Moutoussamy's career has moved along too (if not quite so spectacularly). In 1977 she did the photographs for their children's book, Arthur Ashe/Getting Started in Tennis. Last year she exhibited her pictures of South Africa in New York City, many taken while Ashe was narrating a documentary there in 1977. This June she will have another show in Paris—"My Life on the Tennis Tour," portraits taken in cities on the pro circuit. "I go out and peddle my portfolio while Arthur's playing tennis," Jeanne explains. "A lot of wives just love to watch their husbands play match after match. I get tennised-out."

She has become a good casual player, though she only took up the game after meeting Ashe. Born in Chicago, she is Creole and Irish. Her father, John Moutoussamy, is an established architect. At 8 she studied at the Art Institute of Chicago, then went on to an all-girls Catholic high school and Mundelein College, which she abandoned after a semester. "If you are at all ambitious, you go to the most gamey place and that's New York," says Moutoussamy. She enrolled at the Cooper Union School of Art, a prestigious Manhattan college, and, in her senior year, began working full-time for WNBC-TV in New York.

"Everybody is after the same thing," she recalls of covering court cases. "You're knocked down, you get elbows in the chest. Wearing a skirt can be a liability." She learned that in a tumble down the courthouse steps.

Ashe is the oldest son of a Richmond, Va. cop who bought a house next to a public tennis court. "I was athletic, but not big," says Arthur. "Tennis was the only thing I could do." He had an A average and majored in business and economics on a UCLA tennis scholarship. He turned pro in 1969.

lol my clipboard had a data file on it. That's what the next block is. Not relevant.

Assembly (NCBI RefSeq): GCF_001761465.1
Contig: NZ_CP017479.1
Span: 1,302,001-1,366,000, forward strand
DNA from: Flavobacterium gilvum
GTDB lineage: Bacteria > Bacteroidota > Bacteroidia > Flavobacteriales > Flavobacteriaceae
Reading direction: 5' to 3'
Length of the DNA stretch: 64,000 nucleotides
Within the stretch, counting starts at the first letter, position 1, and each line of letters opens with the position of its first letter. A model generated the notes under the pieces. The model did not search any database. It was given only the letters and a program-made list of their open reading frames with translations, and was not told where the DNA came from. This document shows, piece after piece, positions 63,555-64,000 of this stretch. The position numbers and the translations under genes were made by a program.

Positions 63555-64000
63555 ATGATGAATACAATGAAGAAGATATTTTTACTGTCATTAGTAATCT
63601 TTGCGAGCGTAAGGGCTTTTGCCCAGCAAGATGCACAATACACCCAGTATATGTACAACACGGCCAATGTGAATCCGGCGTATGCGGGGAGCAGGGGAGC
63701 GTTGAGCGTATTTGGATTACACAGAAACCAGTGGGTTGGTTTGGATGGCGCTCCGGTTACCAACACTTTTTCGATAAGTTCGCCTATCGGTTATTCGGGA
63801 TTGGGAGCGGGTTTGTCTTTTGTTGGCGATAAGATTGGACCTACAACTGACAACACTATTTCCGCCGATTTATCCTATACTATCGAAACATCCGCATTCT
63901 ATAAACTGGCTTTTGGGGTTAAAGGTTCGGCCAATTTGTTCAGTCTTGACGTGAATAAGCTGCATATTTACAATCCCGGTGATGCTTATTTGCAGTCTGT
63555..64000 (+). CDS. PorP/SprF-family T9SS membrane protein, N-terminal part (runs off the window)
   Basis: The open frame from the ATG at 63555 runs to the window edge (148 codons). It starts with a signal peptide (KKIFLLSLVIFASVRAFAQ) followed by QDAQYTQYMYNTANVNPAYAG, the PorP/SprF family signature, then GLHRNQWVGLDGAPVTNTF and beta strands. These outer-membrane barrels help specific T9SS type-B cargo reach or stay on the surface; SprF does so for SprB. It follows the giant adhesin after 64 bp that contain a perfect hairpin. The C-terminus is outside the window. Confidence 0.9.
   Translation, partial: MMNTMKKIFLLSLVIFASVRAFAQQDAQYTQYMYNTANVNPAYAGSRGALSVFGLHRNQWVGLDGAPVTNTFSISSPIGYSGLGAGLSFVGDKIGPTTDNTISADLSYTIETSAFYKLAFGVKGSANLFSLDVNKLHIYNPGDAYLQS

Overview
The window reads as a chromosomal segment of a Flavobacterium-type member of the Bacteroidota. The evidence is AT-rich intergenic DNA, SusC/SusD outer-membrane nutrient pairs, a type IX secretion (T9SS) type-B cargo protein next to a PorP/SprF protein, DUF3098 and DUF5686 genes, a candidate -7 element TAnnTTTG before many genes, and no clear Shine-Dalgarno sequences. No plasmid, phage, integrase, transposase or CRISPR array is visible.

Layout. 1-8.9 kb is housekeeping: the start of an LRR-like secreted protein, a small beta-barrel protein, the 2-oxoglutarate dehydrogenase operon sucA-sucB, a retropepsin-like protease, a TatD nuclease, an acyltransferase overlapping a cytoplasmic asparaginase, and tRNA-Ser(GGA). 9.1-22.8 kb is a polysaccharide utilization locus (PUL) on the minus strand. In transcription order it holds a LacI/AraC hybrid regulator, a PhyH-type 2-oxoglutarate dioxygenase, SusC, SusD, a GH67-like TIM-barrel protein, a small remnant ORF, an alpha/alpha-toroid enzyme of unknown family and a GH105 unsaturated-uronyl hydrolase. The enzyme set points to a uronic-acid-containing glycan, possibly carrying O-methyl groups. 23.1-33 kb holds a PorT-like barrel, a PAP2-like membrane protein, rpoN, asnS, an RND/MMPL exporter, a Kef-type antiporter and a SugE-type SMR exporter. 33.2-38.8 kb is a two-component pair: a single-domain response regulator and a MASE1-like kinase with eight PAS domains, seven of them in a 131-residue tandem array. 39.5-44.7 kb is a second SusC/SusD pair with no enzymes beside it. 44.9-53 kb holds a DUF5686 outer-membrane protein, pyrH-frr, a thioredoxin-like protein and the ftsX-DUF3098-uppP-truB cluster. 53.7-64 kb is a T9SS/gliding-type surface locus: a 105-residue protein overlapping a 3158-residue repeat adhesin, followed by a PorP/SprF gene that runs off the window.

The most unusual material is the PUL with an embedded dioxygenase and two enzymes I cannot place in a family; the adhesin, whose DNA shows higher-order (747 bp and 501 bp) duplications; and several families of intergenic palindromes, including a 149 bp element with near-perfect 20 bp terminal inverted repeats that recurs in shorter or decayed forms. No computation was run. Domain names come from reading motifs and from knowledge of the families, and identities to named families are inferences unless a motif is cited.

He has been criticized by separatist black friends for spending too much time with whites. His answer is that black radicalism fosters white backlash. "It has forced an attitude, 'We're the majority. Let's stamp these mothers out,' " he reasons. Criticism of his seven visits to South Africa perturbs him. "I admit the South Africans could use my trips to say, 'Look how liberal we are,' " he has said. "But when I'm there, I go where I want and say what I want."

Ashe and Moutoussamy live in a swank Manhattan co-op and share the cooking—"He puts oregano and allspice on everything," she moans—or send out for Chinese. Their friends include the Howard Cosells, Alex Haley, Gordon Parks (an ex-suitor of Jeanne's) and the Andrew Youngs.

Both Arthur and Jeanne want children, but she insists on solidifying her career first. ("I can't handle another commitment right now. When I have a baby I want to take a year off.") Recently she completed a short film on childbirth for UNICEF to mark the International Year of the Child.

Ashe estimates he has three years of professional tennis left. Financially comfortable from shrewd investments, he hopes to make films and has already flirted with the idea of a political career.

Moutoussamy thinks her husband could make it as a politician. "He has an enormous amount of energy. He's interested in what makes the world tick. And he can talk forever, especially after a match." She has no doubts about their own relationship, either. "Marriage dampened my career," she admits. "But I would be at a loss if I hadn't done it. It will work out."